Figure 3.2 Zhai's Model of Equal Sharing and Favor Exchange By comparison, Zhai believes that even for real family members, the need rule is not really followed, despite the fact that, according to Chinese family ethics, a father should be kind to his children and a man friendly to his younger brothers, who in turn should be respectful to him – this is only the ideal of family ethics. Otherwise, the Dream of the Red Chamber, also often known as the Story of the Stone, would not exist (this novel depicts the story of a big noble family in the city of Nanjing during the early period of the Qing Dynasty). The maladies and problems with big families, as described by the Dream of the Red Chamber, suggest that there are a lot of hidden benefit exchanges even between family members. The principles in family ethics become less applicable as relationships become weaker.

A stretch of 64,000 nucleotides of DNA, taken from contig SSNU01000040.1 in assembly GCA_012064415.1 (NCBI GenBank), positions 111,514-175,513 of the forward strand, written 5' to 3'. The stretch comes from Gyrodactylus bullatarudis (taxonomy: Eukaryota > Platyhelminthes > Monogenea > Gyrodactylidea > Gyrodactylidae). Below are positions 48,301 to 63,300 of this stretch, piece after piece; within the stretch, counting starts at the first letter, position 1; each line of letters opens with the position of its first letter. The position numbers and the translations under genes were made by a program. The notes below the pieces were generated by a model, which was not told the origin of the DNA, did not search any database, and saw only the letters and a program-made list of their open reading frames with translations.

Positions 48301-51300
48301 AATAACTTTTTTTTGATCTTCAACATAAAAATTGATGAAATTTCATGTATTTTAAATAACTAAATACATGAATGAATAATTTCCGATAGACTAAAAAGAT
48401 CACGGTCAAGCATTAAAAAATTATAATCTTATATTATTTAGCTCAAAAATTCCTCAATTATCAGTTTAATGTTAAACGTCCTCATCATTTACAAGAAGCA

Zhai thinks that the principle in a guanxi circle guiding Chinese behavior is equal sharing. Within the same circle, the primary concern is unequal sharing of benefits rather than only a small amount of benefits being available for sharing. So the most important thing is equal sharing of benefits. Westerners care more about procedural justice – the ultimate shared amount is unimportant, as it is sufficient if the sharing mechanism lets everyone feel the presence of justice. By comparison, Chinese in one guanxi circle care more about distributive justice –the leading member of a guanxi circle should evenly distribute benefits among all the members so that they feel that they have equal access to the benefits. Within a group, a person will feel him or her being pushed aside if he or she receives fewer benefits or even has no access to the shared benefits than do the others. As a result, this person will likely become less loyal to this group. When it comes to the sharing of benefits, there are Chinese sayings such as ―Anyone who knows it (i.e., the sharing of benefits) is entitled to a share.‖ They actually refer to ―equal sharing‖ – all the participants should share the benefits. In China, the last thing that a leader should do is refusing to owe success to all the participants and taking all the benefits instead of evenly distributing them among the participants. Accordingly, the leading member of a circle must demonstrate his or her impartiality and selflessness.